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Nurses union: 'We've been lied to' about Ebola preparedness

A nurses union lambasted the Center for Disease Control and the White House, alleging inadequate equipment and training.

Nurses responding to Ebola in the United States have been poorly trained and provided with inadequate equipment, the nurses union National Nurses United (NNU) alleged during a heated conference call on Wednesday. Nurses from all over the country phoned into the call to say that they too felt that they had been given little to no support in anticipation of potential Ebola outbreaks in their states.

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"We've been attempting to get hospitals in this country to actually hear the nurses' concerns, and we've been told a lot of things that have been wrong," said NNU executive director RoseAnne DeMoro. "We've been lied to."

The union's concerns have also been "essentially ignored" by the White House and the Center for Disease Control (CDC), she added. NNU officials sent an open letter to the White House urging President Obama to use his executive authority to ensure that nurses treating Ebola patients are provided with full-body hazmat suits and receive "continuous interactive training."

The president cancelled travel plans on Wednesday to meet with Cabinet members about the crisis, and the White House announced late Wednesday that he was also calling off planned Thursday trips to Rhode Island and New York in order to continue monitoring developments.

NNU President Deborah Burger accused the CDC itself of failing to comply with best practices. Nurses treating American Ebola patients "did observe the infection control department and the CDC themselves violating basic premises of infection control, including cross contamination between patients," she said.

The leadership of Texas Presbyterian Hospital also received its fair share of ire, having allegedly failed to provide nurses with the safety equipment needed for treating suspected Ebola patients. According to Burger, nurses at the hospital were provided with gowns that exposed their necks and the majority of their heads. The lapse in protocol was "truly heartbreaking and outrageous, and totally preventable," she said.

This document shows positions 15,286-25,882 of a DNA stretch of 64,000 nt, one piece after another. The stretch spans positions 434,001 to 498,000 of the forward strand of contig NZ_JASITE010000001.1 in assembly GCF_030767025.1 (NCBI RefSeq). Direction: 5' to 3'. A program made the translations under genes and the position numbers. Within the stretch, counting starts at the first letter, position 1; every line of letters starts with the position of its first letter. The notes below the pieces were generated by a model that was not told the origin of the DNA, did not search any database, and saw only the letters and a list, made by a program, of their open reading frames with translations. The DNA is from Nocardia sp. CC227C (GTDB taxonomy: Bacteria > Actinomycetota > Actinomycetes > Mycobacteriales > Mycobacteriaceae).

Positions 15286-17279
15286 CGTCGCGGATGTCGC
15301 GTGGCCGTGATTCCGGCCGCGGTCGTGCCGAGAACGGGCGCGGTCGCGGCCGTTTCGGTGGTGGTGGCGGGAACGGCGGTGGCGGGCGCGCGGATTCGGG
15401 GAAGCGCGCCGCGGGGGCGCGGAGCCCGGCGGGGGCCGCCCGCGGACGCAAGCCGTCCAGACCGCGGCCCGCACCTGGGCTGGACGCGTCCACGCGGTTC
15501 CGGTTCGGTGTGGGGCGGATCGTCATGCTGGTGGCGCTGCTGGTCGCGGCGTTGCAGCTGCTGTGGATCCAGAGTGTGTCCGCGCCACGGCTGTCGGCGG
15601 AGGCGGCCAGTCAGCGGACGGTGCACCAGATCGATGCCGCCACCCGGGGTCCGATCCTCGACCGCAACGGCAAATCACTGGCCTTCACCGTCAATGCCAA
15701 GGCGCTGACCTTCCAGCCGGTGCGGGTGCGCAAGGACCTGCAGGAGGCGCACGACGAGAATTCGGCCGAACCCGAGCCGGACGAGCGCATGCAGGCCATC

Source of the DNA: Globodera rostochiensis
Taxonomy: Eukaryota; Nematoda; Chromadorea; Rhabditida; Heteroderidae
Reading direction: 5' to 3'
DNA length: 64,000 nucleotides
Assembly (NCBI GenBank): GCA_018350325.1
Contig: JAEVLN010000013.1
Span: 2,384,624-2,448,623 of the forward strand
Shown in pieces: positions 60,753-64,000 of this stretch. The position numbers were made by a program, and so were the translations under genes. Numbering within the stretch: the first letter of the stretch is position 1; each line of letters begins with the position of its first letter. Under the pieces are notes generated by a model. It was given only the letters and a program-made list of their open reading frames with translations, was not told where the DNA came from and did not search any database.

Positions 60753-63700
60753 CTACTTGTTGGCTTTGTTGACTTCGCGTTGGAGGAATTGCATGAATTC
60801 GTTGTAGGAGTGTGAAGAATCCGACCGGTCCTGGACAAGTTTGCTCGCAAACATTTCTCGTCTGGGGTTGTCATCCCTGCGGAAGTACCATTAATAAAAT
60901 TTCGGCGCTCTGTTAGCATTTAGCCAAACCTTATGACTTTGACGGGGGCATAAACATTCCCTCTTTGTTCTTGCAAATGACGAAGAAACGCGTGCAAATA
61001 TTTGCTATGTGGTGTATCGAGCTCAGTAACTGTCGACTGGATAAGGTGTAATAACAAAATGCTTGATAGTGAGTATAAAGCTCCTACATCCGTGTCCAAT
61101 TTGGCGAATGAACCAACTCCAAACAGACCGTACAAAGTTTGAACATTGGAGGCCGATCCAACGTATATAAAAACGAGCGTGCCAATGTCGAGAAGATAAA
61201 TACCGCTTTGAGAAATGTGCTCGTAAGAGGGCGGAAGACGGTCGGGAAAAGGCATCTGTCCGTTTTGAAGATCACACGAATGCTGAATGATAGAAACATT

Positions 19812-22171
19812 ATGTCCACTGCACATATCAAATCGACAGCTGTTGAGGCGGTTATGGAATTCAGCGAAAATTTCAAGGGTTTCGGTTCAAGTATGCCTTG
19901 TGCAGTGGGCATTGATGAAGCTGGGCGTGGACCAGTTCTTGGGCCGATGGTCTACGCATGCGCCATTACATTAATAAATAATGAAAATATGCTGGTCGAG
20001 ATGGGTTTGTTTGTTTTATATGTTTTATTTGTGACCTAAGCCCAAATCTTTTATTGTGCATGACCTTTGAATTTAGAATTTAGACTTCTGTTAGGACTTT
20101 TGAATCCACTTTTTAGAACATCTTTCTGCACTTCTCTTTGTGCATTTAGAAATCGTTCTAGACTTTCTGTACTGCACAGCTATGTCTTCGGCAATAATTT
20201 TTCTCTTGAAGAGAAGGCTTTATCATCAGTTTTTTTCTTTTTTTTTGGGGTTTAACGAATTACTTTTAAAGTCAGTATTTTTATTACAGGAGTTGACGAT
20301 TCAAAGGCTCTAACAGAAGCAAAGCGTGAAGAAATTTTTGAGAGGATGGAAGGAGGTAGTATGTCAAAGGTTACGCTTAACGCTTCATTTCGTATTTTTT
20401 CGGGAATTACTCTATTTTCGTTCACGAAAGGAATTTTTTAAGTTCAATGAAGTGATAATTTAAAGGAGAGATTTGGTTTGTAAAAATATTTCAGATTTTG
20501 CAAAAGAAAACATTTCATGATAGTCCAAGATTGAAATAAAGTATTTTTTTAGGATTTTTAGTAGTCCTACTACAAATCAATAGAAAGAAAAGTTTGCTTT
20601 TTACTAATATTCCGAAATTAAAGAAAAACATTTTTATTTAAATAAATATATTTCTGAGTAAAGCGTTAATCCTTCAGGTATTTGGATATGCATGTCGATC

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On the same day as the conference call, CDC investigators confirmed that nurses treating Ebola patient Thomas Eric Duncan at the Dallas hospital did not wear hazmat gear for two days when they treated him. Only after Duncan tested positive for Ebola did the hospital begin to take those precautions.

The conference call occurred just a few days after a Texan nurse, Nina Pham, was quarantined and diagnosed with Ebola. Pham contracted Ebola from Duncan, who later died as a result of the disease. CDC head Dr. Thomas Frieden originally suggested Pham contracted the disease as a result of "a breach in protocol," but walked the statement back after NNU accused him of trying to unfairly shift the blame onto nurses rather than "a breakdown in the system."

On Tuesday, after a second nurse was diagnosed with Ebola, Frieden said the CDC would "have to rethink the way we address Ebola infection control."

Paul Millus, who practices employment law with the firm Meyer, Suozzi, English and Klein, told msnbc the nurses "have a right to be enormously upset" with the CDC and Texas Presbyterian Hospital.

"For the CDC not to require headgear and gear on your feet in connection with treating an Ebola patient, I think, is outrageous ... Don't put this on the backs of workers who are simply trying to do their jobs," he said.

NNU members have said they would be willing to picket hospitals that don't provide them with sufficient equipment and training.